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L'înformâtion et les sèrvices publyis pouor I'Île dé Jèrri

Choosing a safe sports club for your child

How to keep​ your child safe in a sports club 

You can make sure your child has a safe and enjoyable time in sport by checking whether the sports club has:

  • a child protection policy
  • had Disclosure and Barring Service checks on their staff or volunteers
  • appropriately-trained coaches and volunteers. This may include safeguarding training or recognised qualifications from a National Governing Body
  • considered how the club keeps children safe when competing in off-Island events
  • Jersey Clubmark approval to show the club has achieved a recognised high standard

You should also think about how the club promotes the welfare of children, eg whether they take a register, have first aid provisions, how many children per coach etc.

Even though the club may seem professional, you shouldn’t make assumptions about the way a club is run until you have checked it yourself.  

​​Spotting inappropriate sports club conduct

The following may alert you to inappropriate situations that may be affecting your child:

  • activities where parents are discouraged from staying to watch or from becoming involved
  • individuals who take charge and operate independently of organisational guidelines
  • coaches / staff / volunteers showing favouritism or personally rewarding specific children
  • encouragement of inappropriate physical contact
  • poor communication and negative responses to questions about child safeguarding
  • a “win at all costs” attitude towards the sport or activity
  • children who drop out or stop going for no apparent reason
  • invitations for children to spend time alone with staff or volunteers (or even to visit their home)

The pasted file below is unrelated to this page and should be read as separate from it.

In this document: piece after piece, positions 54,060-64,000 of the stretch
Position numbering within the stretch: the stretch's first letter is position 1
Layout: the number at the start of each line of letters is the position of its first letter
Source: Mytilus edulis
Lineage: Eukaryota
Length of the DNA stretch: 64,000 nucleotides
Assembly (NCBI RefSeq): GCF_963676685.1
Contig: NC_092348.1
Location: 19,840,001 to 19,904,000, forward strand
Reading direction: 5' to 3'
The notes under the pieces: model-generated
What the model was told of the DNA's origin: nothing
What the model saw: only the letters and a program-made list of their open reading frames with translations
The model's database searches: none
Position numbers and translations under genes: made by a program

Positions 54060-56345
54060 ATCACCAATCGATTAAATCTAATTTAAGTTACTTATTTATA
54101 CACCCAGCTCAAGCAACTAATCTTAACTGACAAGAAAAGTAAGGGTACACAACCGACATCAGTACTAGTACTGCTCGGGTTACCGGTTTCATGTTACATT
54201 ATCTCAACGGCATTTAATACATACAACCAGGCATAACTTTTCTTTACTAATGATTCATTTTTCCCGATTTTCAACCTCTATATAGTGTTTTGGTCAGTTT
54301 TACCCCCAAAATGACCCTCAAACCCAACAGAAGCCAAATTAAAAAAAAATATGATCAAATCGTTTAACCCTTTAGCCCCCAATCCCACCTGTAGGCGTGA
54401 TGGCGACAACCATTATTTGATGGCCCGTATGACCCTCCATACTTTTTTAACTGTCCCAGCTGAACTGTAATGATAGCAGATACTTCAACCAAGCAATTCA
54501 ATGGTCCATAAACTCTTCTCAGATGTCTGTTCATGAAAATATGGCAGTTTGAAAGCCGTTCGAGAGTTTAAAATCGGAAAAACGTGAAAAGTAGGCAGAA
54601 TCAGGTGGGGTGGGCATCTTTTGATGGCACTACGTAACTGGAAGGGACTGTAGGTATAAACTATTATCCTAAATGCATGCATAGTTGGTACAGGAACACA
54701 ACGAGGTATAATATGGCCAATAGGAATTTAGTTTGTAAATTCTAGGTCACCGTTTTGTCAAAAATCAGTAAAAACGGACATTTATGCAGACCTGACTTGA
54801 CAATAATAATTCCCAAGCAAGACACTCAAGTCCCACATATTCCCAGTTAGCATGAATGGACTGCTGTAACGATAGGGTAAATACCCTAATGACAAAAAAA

If you think any of the above may be happening, contact the sports organisation immediately. 

Wh​at to do if your child has concerns

It‘s important to teach your child what to do if they feel they are being badly treated by someone who is supposed to be coaching or looking after them.

If they are being badly treated, they may no longer want to take part in their sport. 

You should talk to them, but understand that if they are being badly treated, it may be difficult for them to open up immediately. Remember to tell them it isn’t their fault.

Your child may be upset or frightened by witnessing bad behaviour by a member of staff towards one of their friends. You can help by making sure that the matter is reported to the club's welfare officer or MASH on +44 (0) 1534 519000.  

You can also let them know that their friend should tell an adult they trust as soon as possible. This could be:

  • a parent / guardian or someone else in their family
  • another member of staff or the welfare officer at the sports club
  • a teacher or school counsellor
  • another adult they may trust or feel comfortable with
  • ChildLine: the free helpline for children and young people (0800 1111)
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